Brandeis University has a deteriorating housing stock, including buildings that have become unsafe. The new Skyline Residence Hall houses 160 beds, including 120 beds that replace former housing and 40 new beds to grow the housing stock.
Traditional residence halls (rooms off of the corridors and shared bathrooms model) often have narrow and deep double rooms to minimize perimeter and façade costs. This can lead to a room that feels more crowded for two people. In the Skyline Residence Hall, the high percentage of singles meant that traditional narrow, deep doubles would create excessively deep, adjacent singles with excess square footage. A new organizational idea uses shallow, wider doubles to ensure singles are not oversized. As a result, doubles – still the same size as other doubles on campus – feel more spacious because of the wide aspect ratio upon entry. This also results in a building footprint one-third narrowed than a typical residence hall, creating a less bulky overall quality and a GSF reduction of 10% compared to a traditional building organization.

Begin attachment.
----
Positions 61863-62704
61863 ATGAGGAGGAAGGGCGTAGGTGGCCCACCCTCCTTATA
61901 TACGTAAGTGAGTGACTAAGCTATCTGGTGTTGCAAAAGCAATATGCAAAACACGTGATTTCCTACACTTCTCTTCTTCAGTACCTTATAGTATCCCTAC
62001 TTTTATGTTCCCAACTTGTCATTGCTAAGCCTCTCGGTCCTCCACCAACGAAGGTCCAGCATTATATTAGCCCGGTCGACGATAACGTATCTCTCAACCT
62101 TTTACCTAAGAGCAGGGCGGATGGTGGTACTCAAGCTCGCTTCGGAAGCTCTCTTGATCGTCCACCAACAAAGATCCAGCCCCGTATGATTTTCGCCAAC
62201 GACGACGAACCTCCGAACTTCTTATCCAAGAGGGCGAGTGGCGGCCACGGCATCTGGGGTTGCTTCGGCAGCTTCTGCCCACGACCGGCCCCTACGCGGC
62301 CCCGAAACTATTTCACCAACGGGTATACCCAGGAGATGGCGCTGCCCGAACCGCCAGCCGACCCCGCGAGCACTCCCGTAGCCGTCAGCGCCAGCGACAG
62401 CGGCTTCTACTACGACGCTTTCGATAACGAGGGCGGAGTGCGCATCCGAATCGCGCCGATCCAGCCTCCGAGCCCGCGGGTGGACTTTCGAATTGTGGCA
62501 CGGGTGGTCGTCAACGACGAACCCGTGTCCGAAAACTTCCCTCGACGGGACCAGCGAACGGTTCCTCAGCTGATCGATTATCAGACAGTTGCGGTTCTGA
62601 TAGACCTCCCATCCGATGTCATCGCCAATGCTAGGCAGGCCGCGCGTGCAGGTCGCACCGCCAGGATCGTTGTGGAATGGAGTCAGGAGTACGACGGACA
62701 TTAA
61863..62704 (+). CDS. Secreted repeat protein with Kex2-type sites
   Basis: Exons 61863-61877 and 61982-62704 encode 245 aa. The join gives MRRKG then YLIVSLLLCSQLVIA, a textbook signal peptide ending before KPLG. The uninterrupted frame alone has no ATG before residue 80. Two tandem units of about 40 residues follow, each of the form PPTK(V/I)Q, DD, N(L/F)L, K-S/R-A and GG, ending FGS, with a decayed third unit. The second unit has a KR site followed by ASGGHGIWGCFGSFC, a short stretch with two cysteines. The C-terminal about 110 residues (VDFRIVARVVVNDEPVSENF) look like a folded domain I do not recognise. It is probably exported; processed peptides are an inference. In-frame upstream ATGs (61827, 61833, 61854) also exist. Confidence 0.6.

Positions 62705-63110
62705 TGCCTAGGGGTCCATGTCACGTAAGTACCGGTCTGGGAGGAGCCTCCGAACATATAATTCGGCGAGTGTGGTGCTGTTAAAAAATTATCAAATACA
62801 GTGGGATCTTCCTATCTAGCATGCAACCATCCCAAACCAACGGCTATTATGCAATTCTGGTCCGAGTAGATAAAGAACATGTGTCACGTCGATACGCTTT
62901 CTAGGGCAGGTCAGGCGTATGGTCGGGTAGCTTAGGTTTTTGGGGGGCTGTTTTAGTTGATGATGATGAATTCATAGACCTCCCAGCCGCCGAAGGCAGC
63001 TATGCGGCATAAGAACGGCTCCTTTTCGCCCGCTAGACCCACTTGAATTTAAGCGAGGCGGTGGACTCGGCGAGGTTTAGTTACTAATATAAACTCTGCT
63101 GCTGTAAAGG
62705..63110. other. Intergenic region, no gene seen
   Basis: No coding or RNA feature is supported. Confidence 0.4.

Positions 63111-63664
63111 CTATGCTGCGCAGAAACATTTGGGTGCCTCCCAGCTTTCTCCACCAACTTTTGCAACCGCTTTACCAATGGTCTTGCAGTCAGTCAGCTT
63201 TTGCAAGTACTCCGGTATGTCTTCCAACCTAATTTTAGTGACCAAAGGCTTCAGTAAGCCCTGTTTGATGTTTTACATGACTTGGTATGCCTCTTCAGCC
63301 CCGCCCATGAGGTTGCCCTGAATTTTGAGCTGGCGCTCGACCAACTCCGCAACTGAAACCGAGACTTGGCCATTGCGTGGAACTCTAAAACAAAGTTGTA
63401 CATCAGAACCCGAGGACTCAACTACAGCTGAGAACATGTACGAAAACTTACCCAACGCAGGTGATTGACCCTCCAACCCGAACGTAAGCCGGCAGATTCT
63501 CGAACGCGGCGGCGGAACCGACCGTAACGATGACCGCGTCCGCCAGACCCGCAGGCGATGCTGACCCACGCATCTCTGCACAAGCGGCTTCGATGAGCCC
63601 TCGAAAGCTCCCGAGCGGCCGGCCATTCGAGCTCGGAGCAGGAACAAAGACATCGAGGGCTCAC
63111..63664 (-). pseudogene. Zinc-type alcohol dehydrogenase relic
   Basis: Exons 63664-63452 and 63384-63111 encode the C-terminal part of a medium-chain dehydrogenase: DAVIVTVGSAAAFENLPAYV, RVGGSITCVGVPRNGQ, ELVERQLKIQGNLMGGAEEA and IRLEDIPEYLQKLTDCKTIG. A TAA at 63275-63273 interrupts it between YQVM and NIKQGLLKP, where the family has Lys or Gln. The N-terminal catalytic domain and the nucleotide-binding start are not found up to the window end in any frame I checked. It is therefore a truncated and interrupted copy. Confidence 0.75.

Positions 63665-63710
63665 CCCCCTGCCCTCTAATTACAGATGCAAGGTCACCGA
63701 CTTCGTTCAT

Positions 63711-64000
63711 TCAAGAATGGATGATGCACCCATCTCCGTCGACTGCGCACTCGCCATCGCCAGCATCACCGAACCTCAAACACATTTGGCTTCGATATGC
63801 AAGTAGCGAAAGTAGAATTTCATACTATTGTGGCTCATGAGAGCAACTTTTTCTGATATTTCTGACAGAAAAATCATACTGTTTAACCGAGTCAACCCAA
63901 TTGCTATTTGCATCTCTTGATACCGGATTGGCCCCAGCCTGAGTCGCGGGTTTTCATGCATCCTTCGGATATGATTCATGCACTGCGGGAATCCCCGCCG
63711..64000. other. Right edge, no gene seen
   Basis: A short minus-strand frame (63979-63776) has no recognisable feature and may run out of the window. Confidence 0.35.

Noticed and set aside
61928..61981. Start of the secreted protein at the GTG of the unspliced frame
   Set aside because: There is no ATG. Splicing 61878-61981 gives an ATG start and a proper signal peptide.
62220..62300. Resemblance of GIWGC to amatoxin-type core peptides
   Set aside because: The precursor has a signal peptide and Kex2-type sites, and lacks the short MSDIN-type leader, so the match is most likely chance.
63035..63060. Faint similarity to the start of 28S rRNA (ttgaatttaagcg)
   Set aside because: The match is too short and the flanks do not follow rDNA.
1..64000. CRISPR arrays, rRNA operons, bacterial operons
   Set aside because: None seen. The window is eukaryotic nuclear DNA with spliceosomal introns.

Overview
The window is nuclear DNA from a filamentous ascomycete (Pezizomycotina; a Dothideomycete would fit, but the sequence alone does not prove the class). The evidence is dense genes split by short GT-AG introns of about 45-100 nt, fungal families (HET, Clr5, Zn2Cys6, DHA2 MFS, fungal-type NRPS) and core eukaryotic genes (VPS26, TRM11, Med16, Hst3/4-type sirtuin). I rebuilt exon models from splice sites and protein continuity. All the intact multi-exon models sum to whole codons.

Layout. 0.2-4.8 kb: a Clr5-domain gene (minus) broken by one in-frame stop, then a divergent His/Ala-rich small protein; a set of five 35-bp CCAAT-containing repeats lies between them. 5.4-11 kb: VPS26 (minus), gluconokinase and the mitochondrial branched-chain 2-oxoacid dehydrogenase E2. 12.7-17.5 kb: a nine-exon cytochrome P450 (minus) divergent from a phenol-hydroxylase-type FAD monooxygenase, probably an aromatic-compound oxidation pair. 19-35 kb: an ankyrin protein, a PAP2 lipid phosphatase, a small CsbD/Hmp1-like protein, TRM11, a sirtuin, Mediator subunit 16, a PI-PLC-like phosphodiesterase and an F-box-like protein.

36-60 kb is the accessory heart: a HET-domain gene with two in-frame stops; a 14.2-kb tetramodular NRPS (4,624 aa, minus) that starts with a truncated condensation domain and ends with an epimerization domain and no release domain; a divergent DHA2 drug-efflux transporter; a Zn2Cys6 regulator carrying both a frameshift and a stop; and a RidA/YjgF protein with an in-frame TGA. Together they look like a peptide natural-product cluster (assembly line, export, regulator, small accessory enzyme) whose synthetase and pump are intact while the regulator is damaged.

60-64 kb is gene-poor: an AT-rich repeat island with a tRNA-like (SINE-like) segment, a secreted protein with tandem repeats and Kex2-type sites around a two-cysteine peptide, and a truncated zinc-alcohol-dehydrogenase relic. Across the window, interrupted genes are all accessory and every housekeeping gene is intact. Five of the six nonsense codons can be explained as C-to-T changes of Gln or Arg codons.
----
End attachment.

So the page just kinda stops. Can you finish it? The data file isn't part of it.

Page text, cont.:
The Skyline project was designed to meet Net Zero goals and is one of the most efficient buildings on the Brandeis campus. Through the combination of a full geothermal heating, cooling, and domestic hot water system, a roof top photovoltaic system and a high-performance façade, the building is a highly sustainable living option on campus using 50% less energy compared to a baseline code compliant building. The building is Net Zero Emissions “ready,” meaning no fossil fuels are used on-site, and, as the University completes its Clean Power Plan, the building will not create any emissions. As the Net Zero experience goals required a tight vision glazing ratio, the articulate façade features longer, colored glass spandrel panels that reflect light and vary throughout the day. The spandrel areas are super insulated to avoid the reduced performance of conventional glass wall expanded spandrel systems.